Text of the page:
I have seen so many gorgeous petal lamps and definitely wanted one for my TV room. Considering what you pay for one, I decided to make my own and look at how to use plastic bottles in the design. I have done so many projects using recycled plastic bottles that I immediately thought about how to use the bottom part of the bottle for the petals.
Still have to wire up the petal lamp, but have hung it from a screw mounted into the ceiling beams. To finish off all I have to do is pull the existing wiring through from the original ceiling light and mount this onto the light fittings.
Must be honest, the photos don't do justice to how the light looks in real life. I mention below that , if time allowed, I would add more petal stems and I do plan to make a similar light with more petal stems for my bedroom.
YOU WILL NEED:
Plastic cold drink bottles - the more the better!
Dremel VersaTip soldering iron (this one because you can control the heat)
Tape measure, dressmaking type
Rust-Oleum 2X satin blossom white
Nylon line and a hook for hanging
NOTE: I am making this petal lamp for a Rust-Oleum conference, so it was a bit of a rush job. If I had more time I would have added more plastic petals to fill up the globe.
Step 1: Make the Petal Stems
1. Remove the bottoms from your plastic bottles - at about 1cm up from the line that goes around the base. I have noticed that the majority of bottles have this line around the base. I cut my bases off with a craft knife and then neaten up with scissors.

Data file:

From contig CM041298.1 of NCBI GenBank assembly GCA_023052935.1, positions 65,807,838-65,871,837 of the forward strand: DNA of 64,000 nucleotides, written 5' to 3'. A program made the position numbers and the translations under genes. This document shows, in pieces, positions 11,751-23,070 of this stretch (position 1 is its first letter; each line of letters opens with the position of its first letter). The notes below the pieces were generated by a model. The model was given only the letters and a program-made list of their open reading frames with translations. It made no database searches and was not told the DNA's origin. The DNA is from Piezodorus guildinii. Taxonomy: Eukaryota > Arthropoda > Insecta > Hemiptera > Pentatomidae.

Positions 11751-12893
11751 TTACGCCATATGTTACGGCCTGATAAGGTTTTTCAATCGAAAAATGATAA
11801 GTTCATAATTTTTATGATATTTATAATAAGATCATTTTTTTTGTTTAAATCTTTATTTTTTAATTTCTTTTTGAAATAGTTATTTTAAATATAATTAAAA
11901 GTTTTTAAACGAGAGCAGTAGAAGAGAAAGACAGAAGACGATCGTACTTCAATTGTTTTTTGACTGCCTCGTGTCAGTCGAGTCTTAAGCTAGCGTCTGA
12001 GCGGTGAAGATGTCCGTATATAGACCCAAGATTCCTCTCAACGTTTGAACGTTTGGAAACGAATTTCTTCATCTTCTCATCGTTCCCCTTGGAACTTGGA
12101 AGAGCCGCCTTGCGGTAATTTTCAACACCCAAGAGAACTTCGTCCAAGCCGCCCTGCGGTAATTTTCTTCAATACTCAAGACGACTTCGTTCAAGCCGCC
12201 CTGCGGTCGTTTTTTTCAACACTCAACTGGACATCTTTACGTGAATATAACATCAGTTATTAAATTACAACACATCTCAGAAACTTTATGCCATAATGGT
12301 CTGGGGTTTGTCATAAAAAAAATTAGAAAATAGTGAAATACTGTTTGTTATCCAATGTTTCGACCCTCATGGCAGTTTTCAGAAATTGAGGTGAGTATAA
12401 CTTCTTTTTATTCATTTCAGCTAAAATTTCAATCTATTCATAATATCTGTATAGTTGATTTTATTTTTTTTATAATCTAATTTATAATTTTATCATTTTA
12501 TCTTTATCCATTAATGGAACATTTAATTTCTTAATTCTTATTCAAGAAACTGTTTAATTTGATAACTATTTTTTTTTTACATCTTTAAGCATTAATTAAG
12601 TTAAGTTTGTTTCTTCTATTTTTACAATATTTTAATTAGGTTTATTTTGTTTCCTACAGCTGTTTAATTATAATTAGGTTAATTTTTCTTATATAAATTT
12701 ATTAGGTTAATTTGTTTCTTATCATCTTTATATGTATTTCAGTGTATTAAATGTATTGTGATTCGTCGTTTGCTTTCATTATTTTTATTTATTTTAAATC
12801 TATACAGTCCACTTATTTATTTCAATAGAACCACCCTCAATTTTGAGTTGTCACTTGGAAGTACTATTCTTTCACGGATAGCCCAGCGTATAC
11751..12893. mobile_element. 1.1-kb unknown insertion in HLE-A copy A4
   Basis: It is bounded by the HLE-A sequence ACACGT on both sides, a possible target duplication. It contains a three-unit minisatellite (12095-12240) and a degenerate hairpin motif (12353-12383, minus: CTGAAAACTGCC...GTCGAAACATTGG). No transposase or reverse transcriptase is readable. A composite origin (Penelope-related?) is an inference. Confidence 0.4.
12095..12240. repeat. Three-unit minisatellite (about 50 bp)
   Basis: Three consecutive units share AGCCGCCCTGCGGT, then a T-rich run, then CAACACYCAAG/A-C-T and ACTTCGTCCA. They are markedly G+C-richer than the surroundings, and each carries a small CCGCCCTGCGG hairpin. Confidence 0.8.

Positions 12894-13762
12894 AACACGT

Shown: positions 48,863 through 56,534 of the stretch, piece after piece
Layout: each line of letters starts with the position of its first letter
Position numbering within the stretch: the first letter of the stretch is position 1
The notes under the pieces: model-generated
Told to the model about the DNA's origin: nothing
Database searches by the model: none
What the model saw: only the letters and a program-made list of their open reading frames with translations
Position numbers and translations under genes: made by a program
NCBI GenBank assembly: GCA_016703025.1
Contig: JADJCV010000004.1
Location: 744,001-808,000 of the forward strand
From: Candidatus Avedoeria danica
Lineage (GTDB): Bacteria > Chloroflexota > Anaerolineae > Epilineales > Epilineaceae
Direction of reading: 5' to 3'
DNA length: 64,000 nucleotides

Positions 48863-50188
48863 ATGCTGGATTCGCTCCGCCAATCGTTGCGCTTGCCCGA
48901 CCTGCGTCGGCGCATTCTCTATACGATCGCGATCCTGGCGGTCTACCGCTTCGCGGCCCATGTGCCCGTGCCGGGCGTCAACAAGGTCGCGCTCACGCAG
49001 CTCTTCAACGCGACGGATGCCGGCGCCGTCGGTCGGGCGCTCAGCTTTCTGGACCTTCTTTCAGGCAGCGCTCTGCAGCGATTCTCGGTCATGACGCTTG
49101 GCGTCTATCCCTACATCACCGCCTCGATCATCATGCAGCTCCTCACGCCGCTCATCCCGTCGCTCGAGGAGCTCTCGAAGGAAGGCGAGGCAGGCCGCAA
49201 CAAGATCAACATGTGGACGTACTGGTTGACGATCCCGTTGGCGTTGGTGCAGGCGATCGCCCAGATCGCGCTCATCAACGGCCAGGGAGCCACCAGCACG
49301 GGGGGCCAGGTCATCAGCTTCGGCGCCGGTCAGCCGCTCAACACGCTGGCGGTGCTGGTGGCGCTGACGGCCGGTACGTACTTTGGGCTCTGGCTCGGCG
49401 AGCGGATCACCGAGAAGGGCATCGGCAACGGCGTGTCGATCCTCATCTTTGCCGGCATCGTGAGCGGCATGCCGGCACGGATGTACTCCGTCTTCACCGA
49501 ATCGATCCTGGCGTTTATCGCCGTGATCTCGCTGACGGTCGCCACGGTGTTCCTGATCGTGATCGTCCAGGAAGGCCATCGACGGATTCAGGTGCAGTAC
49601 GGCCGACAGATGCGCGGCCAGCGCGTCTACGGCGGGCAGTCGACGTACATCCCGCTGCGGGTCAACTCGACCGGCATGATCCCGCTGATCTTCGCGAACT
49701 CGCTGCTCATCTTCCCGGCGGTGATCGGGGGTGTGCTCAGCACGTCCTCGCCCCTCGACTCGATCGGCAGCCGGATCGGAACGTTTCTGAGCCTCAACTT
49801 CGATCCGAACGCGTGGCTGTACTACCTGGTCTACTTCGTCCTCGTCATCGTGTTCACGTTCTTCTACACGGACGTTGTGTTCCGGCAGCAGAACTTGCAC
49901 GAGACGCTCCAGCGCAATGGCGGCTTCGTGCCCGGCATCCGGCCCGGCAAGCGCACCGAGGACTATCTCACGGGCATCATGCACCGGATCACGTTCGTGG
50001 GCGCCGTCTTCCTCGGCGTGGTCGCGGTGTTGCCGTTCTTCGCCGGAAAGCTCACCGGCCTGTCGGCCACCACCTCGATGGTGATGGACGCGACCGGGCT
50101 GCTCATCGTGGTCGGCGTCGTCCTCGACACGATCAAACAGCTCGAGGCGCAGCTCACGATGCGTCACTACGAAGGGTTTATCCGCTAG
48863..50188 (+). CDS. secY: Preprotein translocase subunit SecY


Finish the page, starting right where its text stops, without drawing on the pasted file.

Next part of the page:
2. Using the ridges in the base as a guide, cut out sections to create a petal pattern. You might fail on the first attempt but will soon realise that the shape of the base guides the cuts you make.
3. Using a soldering iron - and working quickly - make a hole in the centre of each base and immediately stick in the blunt end of a skewer.
4. You have to work before the plastic has time to set again, so have somewhere safe that you can drop the soldering iron as you work.
Step 2: Work Quickly
You really do have to work quick to stick the skewers into the melted holes, because the plastic sets hard again very fast. If you find the skewers are loose, apply a few drops of superglue to secure.
Step 3: Get the Light Globe Ready
5. Here is the plastic light globe that I purchased on the cheap! I knew it would come in useful eventually!
6. Draw lines from the top to bottom around the lamp to divide it into sections. I have 8 sections on the lamp globe but would recommend that you divide into 16 sections. Use a dressmaking tape measure to mark every 2cm down from the top on each line.
7. Using the same method as you did for the flowers, melt a hole at all the marked lines. Have the soldering iron set to the lowest setting and do not apply too much pressure as you melt a hole in the globe. If the iron is too hot and you press too hard your holes will melt larger than they should be. A good idea might be to buy 2 globes and use one for practise, which is what I did.
8. Continue to add holes at all the marked points. As you work you can test fit a skewer to make sure the holes are just large enought for the pointed end of the skewer to be pushed in.